Views expressed in opinion columns are the author’s own.
I, like many University of Maryland students at some point in their college careers, will be living in off-campus housing because I want to enjoy the fruits of greater privacy and freedom. Also given the tremendous financial burden of attending college, I’d like to save a little bit of money on housing this year.
However, finding affordable off-campus housing in College Park is an arduous task. The housing market has become so absurd that I consider sharing an apartment bedroom with someone else for only a little less than $1,000 to be an absolute steal.
With multiple new, high priced housing developments springing up in College Park, the student housing market is hurtling toward a crisis that will squeeze low-income students out. Passing inclusionary zoning laws in Prince George’s County will help alleviate this university’s student housing crisis by making sure new housing developments allocate apartments for low-income students.
In my housing search for this upcoming school year, I found two prevailing options; the aforementioned new, expensive complexes, which cater to students with financially stable backgrounds and command a pretty penny, or to live in a less glamorous, albeit slightly less expensive, house off campus. Neither option is ideal.
Apartments are only getting more expensive with the newest, Tempo and Aster, charging more than $1,000 for a bedroom. However, off-campus houses are not always within walking distance from the campus, forcing students to count on this university’s unreliable shuttle system or own a car. From high gas prices to exorbitant on-campus parking costs, this may not be a viable option either. Worse yet, because landlords know these students have nowhere else to turn, they may see it as an excuse to not provide livable accommodations with their units.
In all of this mess, where is the middle ground? Where can students find reasonably priced and reasonably well-accommodated housing to live in off campus?
Inclusionary zoning can provide that middle ground by forcing developers to offer a certain percentage of units in new housing developments to residents below the median income. This is an effective solution because it allows College Park to keep incentivizing equitable housing accommodations without inhibiting the density and growth of these complexes catering to the market of higher-income students.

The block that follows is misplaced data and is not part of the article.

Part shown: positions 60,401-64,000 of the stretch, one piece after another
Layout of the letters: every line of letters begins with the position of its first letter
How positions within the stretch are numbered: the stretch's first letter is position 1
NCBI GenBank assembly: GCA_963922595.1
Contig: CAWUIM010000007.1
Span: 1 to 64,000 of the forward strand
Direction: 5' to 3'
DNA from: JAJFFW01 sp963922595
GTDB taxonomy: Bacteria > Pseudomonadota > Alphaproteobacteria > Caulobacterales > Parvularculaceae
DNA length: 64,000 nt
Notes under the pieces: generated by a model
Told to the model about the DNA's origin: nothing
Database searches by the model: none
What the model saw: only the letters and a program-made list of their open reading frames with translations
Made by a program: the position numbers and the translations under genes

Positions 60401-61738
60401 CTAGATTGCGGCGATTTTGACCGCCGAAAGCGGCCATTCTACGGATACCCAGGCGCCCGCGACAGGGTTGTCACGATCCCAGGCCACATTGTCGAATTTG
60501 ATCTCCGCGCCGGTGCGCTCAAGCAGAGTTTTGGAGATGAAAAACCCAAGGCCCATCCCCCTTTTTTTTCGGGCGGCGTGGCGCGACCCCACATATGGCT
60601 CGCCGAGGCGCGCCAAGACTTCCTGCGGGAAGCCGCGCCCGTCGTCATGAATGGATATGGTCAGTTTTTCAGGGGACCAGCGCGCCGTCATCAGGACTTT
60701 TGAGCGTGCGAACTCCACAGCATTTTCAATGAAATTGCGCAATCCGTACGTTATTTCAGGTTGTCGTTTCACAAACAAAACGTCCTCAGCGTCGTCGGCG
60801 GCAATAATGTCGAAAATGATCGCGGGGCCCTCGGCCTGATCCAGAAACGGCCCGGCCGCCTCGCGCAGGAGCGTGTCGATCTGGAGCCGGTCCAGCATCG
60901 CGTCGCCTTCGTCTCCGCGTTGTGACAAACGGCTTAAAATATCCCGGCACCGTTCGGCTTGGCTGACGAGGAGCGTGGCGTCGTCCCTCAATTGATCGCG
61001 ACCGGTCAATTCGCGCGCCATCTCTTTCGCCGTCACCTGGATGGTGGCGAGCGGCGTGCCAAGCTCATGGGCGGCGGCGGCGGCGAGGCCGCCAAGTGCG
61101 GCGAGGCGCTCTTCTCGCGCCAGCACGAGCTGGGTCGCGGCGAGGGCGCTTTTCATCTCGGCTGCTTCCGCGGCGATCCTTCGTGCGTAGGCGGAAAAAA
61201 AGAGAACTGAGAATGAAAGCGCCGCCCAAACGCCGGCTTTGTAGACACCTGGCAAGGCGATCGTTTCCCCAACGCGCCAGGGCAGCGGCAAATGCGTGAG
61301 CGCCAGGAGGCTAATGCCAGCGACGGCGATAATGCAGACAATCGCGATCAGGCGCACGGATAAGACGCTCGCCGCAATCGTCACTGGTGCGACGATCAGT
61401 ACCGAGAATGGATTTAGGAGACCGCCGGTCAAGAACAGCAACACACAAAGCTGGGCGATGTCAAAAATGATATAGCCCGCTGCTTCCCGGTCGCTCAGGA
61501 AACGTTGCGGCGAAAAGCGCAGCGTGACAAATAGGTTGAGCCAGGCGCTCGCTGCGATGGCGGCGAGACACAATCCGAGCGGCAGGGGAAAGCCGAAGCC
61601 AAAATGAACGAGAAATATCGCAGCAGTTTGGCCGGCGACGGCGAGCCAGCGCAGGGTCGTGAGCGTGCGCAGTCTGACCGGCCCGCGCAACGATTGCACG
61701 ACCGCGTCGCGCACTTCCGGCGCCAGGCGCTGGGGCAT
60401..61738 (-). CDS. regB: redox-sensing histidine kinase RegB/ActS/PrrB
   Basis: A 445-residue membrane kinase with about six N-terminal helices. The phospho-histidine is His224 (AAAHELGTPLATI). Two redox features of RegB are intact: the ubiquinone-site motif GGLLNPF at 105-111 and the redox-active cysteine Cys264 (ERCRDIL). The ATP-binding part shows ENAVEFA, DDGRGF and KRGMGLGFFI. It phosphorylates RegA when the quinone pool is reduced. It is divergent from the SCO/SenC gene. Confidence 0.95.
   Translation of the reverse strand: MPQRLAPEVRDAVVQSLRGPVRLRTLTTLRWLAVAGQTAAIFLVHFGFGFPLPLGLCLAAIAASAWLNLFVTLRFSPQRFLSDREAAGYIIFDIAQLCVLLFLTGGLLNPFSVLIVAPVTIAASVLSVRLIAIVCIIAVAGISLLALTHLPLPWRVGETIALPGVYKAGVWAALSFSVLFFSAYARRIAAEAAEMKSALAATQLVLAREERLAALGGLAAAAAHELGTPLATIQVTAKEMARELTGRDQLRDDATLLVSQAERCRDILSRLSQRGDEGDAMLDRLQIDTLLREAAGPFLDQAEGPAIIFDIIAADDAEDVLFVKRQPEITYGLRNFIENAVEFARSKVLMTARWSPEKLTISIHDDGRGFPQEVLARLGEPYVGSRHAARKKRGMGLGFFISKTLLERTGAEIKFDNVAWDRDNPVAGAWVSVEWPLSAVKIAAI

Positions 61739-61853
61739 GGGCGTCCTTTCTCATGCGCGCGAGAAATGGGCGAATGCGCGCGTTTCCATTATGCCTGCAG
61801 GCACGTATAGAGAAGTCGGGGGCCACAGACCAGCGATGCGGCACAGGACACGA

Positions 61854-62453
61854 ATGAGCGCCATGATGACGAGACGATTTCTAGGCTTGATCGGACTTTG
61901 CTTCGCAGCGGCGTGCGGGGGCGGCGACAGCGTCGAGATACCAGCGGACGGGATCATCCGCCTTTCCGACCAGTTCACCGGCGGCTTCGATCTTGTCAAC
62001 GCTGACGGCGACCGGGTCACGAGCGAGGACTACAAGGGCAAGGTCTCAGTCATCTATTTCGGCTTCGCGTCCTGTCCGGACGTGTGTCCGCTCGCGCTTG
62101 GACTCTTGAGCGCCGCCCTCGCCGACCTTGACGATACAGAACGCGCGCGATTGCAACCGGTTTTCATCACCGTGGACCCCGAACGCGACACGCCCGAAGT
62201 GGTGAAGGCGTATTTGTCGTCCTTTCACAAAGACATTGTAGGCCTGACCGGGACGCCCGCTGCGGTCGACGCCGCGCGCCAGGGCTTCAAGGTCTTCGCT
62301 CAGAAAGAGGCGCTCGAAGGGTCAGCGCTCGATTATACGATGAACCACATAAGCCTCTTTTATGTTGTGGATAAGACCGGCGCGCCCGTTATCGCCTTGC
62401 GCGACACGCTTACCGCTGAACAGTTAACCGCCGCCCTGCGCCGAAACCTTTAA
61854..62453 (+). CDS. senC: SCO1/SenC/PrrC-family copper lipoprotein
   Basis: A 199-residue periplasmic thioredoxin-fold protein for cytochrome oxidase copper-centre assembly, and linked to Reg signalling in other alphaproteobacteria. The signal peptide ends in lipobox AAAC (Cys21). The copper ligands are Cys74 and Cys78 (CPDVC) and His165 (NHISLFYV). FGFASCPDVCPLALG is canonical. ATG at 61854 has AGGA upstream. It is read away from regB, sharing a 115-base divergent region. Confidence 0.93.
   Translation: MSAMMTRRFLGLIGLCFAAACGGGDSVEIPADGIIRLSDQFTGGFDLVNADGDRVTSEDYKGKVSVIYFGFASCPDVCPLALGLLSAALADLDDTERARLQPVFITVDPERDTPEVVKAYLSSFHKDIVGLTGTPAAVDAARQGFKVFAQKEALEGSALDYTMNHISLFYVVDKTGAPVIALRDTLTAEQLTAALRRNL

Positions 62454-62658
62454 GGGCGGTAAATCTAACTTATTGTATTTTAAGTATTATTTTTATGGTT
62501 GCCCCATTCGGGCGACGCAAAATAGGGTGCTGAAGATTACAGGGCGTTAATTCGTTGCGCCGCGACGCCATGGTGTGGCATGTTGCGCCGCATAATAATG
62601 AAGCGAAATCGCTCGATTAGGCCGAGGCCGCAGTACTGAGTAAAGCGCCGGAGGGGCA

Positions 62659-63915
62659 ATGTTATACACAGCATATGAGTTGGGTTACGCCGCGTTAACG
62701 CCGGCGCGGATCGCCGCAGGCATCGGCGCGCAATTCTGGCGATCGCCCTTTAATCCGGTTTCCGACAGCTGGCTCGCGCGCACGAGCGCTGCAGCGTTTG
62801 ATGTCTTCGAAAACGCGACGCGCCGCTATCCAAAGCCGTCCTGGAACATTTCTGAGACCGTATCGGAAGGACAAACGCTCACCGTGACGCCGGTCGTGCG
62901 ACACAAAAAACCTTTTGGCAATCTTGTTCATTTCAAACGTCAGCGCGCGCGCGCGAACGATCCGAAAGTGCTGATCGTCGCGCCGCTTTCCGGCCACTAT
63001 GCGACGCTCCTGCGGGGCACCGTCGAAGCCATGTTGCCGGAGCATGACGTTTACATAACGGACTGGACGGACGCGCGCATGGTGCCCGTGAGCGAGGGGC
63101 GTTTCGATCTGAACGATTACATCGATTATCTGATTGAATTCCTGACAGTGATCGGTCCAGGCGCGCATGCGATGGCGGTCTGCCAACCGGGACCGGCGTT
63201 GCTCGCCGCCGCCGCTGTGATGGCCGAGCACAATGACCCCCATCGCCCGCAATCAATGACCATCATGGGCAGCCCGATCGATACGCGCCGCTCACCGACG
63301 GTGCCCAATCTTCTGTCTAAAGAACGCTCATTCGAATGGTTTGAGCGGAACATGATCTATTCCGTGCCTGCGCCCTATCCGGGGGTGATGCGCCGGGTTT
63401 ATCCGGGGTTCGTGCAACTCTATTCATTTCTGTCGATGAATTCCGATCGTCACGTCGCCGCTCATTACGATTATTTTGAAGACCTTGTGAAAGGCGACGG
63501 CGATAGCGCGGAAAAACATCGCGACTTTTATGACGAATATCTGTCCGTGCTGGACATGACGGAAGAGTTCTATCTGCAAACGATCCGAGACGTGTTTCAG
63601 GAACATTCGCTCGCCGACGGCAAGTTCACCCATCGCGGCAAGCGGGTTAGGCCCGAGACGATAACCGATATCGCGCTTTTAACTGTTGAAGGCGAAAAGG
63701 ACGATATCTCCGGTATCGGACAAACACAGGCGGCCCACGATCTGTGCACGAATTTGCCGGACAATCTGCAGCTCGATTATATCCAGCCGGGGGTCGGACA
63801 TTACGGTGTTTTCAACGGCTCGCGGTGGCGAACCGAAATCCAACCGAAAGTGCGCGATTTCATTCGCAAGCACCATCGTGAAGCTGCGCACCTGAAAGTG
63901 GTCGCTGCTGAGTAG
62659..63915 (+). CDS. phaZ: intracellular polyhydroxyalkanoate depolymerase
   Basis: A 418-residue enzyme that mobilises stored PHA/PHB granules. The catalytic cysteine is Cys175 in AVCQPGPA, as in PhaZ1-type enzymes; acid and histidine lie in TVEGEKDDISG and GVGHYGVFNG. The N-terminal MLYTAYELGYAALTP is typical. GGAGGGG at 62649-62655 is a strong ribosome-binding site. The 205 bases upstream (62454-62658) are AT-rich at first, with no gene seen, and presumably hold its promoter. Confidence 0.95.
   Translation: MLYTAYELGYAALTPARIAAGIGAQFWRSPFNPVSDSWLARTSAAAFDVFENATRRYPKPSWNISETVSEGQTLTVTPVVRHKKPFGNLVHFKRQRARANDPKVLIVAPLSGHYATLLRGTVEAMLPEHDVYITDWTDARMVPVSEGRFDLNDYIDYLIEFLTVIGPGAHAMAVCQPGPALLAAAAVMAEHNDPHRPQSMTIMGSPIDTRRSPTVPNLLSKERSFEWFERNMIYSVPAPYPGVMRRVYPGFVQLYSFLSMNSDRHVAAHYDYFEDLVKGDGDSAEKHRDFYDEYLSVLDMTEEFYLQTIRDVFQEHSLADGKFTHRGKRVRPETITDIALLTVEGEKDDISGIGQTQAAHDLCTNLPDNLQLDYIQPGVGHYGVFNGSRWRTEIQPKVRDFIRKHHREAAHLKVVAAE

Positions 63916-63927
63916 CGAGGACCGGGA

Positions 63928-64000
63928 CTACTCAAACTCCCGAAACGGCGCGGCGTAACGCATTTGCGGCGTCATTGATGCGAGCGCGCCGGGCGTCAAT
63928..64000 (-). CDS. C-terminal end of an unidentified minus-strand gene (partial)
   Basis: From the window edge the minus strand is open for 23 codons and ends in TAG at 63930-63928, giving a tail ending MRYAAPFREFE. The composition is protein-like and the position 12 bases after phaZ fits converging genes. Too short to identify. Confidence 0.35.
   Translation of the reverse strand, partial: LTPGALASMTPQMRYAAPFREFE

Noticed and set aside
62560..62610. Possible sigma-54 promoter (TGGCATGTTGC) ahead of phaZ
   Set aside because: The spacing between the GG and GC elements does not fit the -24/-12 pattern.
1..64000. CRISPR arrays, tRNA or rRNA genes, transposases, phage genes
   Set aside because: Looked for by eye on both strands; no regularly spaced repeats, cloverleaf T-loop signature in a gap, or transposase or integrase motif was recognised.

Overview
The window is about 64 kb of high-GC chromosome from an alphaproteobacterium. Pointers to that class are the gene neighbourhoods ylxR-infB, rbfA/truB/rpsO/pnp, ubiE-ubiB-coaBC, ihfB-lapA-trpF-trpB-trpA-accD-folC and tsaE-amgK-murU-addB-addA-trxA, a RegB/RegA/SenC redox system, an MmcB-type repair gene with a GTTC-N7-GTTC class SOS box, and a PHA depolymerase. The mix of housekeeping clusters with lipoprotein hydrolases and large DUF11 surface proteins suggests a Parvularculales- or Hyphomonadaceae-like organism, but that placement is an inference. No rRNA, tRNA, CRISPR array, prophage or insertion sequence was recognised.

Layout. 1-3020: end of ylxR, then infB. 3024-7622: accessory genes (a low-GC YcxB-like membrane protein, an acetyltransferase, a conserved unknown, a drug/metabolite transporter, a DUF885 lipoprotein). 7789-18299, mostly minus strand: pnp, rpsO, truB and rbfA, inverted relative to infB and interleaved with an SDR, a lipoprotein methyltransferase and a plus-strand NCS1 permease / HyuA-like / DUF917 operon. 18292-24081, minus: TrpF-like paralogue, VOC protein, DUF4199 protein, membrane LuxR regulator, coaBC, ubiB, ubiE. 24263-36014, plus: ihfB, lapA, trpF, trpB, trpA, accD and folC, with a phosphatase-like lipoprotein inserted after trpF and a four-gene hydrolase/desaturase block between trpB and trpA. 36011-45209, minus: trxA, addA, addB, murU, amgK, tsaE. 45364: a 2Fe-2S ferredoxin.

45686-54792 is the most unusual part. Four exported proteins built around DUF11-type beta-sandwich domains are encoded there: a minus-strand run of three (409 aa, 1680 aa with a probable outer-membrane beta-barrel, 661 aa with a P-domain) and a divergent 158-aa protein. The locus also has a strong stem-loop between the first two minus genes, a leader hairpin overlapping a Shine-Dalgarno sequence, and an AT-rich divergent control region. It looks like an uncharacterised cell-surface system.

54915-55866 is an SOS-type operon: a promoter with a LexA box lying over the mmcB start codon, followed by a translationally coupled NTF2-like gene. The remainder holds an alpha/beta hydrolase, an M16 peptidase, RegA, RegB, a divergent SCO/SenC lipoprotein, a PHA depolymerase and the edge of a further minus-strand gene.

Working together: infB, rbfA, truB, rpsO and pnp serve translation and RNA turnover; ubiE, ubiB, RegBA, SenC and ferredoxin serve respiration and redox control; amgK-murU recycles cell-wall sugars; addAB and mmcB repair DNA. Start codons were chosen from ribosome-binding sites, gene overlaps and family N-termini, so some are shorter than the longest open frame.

Counties in Maryland and Virginia, including Montgomery and Fairfax counties have implemented inclusionary zoning policies, which has shown success in increasing the availability of affordable housing in those areas. Montgomery County’s Moderately Priced Dwelling Unit program makes it easier for first-time homeowners and low-income buyers to get into the housing market by requiring at least 12.5 percent of units in projects with 20 or more total units to be MPDUs. While this type of policy certainly constricts developers to some extent, it is effective at doing its job: increasing the inventory of affordable units. The MPDU program is responsible for generating 13,000 affordable units across Montgomery County as of 2012.
Housing developers and lawmakers alike in Prince George’s County have expressed concerns about inclusionary zoning being infeasible during economic turmoil. There will certainly be a tough balance to strike because predicting when an inclusionary zoning project is not economically viable is difficult.
In Montgomery County, the increased risk developers take in developing units that they have to list at below market rate does not come without compensation. The further developers go over the specified quota of MPDUs, the more densely they can pack their developments. That means developers can mitigate some of their potential losses by building more units to recoup their investments.
A non-luxury housing market where demand seems to be going up at the same rate as prices is not sustainable. This economic path College Park is heading down will create financial strain that could make attending college for lower-income students insurmountable. But surrounding counties have the right idea. College Park lawmakers know this. Inclusionary zoning must be implemented in this city.
Ravi Panguluri is a sophomore computer science and statistics major. He can be reached at email@example.com.